Red = Good. Brown = Bad. Right?
You associate bright cherry red color with the freshness of ground beef, right? That’s what we all look for when shopping at the supermarket. Faced with a choice between a package of bright red meat and a package of brownish meat, you go for the red meat every time.
But when you get home and crack open the package only to find brown meat under that bright red layer of exterior meat, what’s up with that? Has the supermarket wrapped fresh meat around old meat? Has the meat spoiled?
Short Answer: Do not fear. The meat is fine.
Long Answer: Continue reading to find out what’s going on.
It’s All About The Myoglobin
The color of fresh beef is the result of the interaction between a protein in beef muscles called myoglobin and oxygen. When beef is freshly butchered, myoglobin gives it a dark purple color. When exposed to air for about 15 minutes, myoglobin and oxygen interact to form oxymyoglobin. This changes the color of the meat to a bright cherry red. This process is known as “blooming” in the meat industry.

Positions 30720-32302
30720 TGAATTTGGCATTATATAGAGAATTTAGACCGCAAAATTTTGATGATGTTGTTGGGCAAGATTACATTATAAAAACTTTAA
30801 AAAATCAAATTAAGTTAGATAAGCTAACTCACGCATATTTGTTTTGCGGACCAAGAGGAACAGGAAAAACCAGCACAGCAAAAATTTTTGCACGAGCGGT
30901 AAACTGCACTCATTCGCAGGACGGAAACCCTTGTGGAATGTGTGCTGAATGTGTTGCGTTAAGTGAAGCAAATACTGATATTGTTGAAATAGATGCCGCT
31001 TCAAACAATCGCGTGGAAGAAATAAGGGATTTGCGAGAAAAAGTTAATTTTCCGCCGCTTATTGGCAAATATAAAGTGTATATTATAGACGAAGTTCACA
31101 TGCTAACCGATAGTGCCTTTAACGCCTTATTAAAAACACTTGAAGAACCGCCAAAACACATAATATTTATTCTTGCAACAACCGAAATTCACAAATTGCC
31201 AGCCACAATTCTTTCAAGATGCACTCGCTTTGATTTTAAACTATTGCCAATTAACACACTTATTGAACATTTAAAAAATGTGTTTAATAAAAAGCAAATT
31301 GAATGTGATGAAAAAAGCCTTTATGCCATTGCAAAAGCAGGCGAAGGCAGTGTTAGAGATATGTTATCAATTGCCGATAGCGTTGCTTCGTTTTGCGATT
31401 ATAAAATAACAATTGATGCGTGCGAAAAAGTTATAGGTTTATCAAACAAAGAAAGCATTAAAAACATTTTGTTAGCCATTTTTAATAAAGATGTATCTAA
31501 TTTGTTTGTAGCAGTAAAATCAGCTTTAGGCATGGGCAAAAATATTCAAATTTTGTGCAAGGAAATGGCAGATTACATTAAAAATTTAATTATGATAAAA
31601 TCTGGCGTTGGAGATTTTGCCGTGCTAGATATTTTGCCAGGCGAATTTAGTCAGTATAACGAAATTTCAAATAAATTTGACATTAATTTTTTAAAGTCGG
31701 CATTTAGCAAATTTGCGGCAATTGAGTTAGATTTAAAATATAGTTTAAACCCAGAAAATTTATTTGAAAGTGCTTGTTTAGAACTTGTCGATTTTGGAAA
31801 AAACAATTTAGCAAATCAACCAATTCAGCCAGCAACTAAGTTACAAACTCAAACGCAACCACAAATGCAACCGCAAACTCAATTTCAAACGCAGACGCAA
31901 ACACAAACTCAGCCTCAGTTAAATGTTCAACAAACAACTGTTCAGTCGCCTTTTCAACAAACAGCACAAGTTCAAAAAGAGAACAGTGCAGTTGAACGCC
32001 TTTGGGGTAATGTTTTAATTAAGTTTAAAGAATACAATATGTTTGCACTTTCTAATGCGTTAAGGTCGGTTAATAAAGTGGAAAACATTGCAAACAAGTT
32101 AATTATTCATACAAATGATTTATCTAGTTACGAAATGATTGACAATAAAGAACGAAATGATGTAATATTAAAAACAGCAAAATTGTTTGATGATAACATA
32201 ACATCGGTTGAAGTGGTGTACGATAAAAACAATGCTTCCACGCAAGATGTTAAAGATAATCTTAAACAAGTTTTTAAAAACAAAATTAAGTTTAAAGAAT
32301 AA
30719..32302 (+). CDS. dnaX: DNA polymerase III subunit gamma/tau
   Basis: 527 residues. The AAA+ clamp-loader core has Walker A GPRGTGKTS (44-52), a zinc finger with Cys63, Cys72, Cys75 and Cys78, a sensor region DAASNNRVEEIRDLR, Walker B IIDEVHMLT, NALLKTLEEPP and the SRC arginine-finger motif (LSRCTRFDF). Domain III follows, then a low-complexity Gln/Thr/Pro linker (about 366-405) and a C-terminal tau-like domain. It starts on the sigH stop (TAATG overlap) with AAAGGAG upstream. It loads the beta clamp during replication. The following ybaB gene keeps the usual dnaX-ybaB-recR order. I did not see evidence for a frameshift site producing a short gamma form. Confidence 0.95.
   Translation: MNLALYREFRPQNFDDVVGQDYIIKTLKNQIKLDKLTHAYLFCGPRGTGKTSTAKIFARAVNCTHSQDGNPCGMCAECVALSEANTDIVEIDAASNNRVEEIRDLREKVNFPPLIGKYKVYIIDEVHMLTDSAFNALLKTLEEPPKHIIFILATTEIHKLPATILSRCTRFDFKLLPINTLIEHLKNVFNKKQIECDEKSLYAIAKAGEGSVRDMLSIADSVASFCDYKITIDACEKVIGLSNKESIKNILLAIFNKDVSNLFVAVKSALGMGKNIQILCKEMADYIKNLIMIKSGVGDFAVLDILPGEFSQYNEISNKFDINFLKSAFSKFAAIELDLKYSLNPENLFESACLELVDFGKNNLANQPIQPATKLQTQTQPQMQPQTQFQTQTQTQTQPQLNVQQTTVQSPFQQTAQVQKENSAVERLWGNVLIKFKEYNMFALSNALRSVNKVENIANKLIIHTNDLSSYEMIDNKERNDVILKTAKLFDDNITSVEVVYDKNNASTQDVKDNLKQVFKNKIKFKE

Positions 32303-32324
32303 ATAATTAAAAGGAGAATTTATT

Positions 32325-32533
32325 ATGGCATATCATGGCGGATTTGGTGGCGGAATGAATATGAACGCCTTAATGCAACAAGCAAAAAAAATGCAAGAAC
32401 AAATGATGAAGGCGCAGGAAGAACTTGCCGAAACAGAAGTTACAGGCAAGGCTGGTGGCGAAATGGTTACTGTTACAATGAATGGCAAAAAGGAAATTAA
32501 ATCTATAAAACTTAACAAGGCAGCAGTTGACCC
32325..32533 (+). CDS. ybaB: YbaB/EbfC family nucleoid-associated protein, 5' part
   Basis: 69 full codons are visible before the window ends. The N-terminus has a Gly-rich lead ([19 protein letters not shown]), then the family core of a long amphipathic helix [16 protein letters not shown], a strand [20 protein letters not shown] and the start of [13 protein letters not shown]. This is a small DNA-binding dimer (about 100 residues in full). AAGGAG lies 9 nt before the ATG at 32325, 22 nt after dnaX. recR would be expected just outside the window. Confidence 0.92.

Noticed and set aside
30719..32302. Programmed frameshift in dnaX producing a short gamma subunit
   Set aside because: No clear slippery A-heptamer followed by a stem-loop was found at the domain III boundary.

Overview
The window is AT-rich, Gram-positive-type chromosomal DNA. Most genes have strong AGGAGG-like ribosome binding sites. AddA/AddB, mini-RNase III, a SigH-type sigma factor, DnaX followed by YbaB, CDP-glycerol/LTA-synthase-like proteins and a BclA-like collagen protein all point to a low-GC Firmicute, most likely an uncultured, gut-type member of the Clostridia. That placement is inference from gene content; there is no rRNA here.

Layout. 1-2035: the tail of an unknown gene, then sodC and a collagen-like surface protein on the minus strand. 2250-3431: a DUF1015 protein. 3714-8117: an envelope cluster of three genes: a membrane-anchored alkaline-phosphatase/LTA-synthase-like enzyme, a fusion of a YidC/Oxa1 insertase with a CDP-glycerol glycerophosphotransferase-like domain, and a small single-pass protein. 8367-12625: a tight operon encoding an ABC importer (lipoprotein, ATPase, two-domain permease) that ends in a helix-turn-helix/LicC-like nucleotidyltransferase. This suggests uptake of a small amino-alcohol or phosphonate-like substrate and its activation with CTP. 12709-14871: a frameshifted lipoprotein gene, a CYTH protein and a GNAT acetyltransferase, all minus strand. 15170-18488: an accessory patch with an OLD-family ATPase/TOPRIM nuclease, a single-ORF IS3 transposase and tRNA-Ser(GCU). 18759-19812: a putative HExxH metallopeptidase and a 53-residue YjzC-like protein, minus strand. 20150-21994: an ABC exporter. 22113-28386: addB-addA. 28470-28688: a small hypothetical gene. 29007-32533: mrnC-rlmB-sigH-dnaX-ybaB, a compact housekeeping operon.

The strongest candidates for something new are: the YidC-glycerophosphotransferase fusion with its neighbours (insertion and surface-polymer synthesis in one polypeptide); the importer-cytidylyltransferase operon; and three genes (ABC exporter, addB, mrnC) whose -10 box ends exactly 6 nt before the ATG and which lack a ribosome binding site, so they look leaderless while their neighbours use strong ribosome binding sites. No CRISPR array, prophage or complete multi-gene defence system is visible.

When beef is freshly ground and packaged, the exterior surface will be bright red, having been fully exposure to oxygen, while the inside meat will be purplish due to less exposure to oxygen. Some ground beef packaging, known as modified atmosphere packaging, introduces a precise percentage of oxygen around the meat which helps maintain a bright red surface appearance.
However, it’s a different story when it comes to the inside meat. As it sits with little exposure to oxygen, purplish myoglobin slowly converts to metmyoglobin.
Would you care to hazard a guess about the color of metmyoglobin? It’s brown!
Bottom Line It For Me
If you crack open a package of bright red ground beef and find it’s purplish or brownish on the inside, it’s safe to eat.
As for that package of brown looking ground beef at the supermarket…or lurking in the back of your refrigerator…it’s spoiled or will be soon. Do not use.
Want to learn more about the science behind the color of meat? Here are two good resources.